May 14, 2018 / 8:41 PM / 13 days ago

CANADA FX DEBT-C$ dips as greenback turns broadly higher

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    * Canadian dollar at C$1.2805, or 78.09 U.S. cents
    * Bond prices lower across steeper yield curve
    * 10-year yield touches 4-year high at 2.426 percent

    By Fergal Smith
    TORONTO, May 14 (Reuters) - The Canadian dollar turned lower
against its U.S. counterpart on Monday as the greenback broadly
rose and U.S. stocks pared their earlier gains.
    At 4 p.m. EDT (2000 GMT), the Canadian dollar          was
trading 0.1 percent lower at C$1.2805 to the greenback, or 78.09
U.S. cents. The currency traded in a range of C$1.2750 to
C$1.2807.
    "It's just a (U.S.) dollar positive end to the day," said
David Bradley, director of foreign exchange trading at
Scotiabank. "Everything just turned mid-morning."
    The U.S. dollar        was boosted by higher U.S. Treasury
yields. It erased earlier losses to rise against a basket of
major currencies.             
    Wall Street ended a choppy session slightly higher after
U.S. President Donald Trump's conciliatory remarks toward
China's ZTE Corp helped calm U.S.-China trade tensions.
            
    Canada's commodity-linked currency tends to be sensitive to
movement in stocks due to the signal that stocks send about
prospects for global growth.
    The price of oil, one of Canada's major exports, rose as
OPEC reported that the global oil glut has been virtually
eliminated. U.S. crude oil futures        settled 0.4 percent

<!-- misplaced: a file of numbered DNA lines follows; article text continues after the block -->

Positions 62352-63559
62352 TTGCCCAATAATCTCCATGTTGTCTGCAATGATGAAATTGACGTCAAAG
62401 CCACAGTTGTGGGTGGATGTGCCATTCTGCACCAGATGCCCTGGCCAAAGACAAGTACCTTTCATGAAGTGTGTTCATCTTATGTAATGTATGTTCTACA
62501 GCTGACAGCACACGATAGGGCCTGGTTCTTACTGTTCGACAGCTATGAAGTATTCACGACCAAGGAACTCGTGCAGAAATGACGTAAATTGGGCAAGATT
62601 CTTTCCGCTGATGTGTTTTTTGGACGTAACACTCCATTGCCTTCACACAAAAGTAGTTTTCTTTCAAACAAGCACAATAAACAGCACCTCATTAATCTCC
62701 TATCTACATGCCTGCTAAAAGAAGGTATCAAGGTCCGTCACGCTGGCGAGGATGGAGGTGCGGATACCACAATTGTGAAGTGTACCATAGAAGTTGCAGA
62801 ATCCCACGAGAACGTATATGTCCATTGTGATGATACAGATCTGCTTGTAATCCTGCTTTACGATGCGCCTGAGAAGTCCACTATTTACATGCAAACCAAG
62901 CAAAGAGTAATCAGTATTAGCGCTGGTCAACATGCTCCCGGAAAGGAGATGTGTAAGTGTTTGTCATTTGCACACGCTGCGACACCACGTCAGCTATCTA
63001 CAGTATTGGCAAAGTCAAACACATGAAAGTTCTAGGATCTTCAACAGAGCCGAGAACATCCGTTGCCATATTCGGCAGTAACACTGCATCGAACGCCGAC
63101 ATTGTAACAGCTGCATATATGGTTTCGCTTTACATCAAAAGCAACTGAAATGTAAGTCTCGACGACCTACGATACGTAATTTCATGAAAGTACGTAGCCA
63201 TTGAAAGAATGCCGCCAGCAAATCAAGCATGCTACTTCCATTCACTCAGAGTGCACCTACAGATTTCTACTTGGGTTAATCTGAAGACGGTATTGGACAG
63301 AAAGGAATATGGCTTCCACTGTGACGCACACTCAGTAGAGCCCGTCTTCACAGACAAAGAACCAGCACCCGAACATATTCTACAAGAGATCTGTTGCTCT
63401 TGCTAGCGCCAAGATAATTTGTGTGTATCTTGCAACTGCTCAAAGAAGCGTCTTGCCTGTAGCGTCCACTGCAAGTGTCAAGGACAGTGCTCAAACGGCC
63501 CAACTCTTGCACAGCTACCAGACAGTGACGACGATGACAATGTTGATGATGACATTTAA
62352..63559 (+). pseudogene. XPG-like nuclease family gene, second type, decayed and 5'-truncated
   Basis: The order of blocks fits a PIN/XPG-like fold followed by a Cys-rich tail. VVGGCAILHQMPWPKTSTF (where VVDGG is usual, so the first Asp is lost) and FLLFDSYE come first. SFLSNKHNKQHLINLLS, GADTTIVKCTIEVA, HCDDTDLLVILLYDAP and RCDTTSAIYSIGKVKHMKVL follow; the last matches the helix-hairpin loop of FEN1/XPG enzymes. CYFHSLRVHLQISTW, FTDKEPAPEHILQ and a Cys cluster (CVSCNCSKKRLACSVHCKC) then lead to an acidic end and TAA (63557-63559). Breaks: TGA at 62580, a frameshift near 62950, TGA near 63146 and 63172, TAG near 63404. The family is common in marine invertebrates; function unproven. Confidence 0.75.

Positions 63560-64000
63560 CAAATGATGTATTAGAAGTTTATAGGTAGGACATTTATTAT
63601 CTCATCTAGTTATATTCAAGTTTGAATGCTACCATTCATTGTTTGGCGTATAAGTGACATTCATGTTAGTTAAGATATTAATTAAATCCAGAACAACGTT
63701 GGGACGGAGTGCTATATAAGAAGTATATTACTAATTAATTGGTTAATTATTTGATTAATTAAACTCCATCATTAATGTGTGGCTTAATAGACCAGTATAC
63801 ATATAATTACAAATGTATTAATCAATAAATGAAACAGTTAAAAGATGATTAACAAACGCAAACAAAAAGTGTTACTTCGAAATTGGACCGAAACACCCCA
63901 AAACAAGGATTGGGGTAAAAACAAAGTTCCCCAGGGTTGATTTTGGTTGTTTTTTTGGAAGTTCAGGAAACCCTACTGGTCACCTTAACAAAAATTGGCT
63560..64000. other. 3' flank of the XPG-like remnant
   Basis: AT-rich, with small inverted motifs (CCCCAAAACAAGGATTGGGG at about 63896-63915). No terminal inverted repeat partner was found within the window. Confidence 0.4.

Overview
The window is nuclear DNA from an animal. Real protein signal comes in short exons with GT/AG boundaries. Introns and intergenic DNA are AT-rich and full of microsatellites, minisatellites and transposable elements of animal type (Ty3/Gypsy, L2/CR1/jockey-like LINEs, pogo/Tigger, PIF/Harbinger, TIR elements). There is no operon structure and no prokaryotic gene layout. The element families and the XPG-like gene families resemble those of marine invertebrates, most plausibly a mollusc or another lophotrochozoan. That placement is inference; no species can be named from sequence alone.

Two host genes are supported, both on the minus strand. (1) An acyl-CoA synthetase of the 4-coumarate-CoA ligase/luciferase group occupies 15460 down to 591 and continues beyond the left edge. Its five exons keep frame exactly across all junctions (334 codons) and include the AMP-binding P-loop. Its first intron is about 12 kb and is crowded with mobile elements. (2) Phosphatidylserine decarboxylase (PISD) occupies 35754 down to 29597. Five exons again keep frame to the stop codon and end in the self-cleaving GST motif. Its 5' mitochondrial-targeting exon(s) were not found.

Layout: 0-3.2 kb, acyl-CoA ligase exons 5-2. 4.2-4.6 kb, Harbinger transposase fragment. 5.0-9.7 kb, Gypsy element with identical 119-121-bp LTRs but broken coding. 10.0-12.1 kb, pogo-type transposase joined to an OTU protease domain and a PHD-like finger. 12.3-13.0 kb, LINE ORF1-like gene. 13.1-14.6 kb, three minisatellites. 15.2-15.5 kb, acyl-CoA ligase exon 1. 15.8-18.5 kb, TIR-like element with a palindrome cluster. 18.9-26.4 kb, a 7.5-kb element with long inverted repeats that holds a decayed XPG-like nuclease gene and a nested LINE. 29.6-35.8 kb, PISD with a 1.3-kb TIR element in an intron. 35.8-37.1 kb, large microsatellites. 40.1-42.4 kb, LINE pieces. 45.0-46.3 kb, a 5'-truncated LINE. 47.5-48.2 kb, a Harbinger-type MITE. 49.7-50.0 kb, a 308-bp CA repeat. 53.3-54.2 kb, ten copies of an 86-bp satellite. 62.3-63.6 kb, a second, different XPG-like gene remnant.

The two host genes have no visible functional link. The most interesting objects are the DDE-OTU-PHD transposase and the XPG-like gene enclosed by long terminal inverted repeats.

higher at $70.96 a barrel.             
    On Friday, the loonie reached a three-week high at C$1.2730
but was then pressured by domestic data showing a surprise April
jobs decline.                         
    Canadian home prices rose slightly in April but the rate of
appreciation continued to decelerate amid softening sales and
higher interest rates. The Teranet-National Bank Composite House
Price Index, which measures changes for repeat sales of
single-family homes, showed prices increased 0.2 percent on a
monthly basis after a flat month in March.             
    Trump administration demands in North American Free Trade
Agreement negotiations meant to push auto jobs back to the
United States may not be enough to spark a shift in where
automakers build cars and trucks.             
    Canada sends about 75 percent of its exports to the United
States so its economy could benefit if a NAFTA deal is reached.
    Canadian government bond prices were lower across a steeper
yield curve, with the two-year            price down 4.5
Canadian cents to yield 1.99 percent and the benchmark 10-year
            falling 37 Canadian cents to yield 2.421 percent.
    The 10-year yield touched its highest intraday since May
2014 at 2.426 percent.

 (Reporting by Fergal Smith
Editing by Nick Zieminski and Tom Brown)
  
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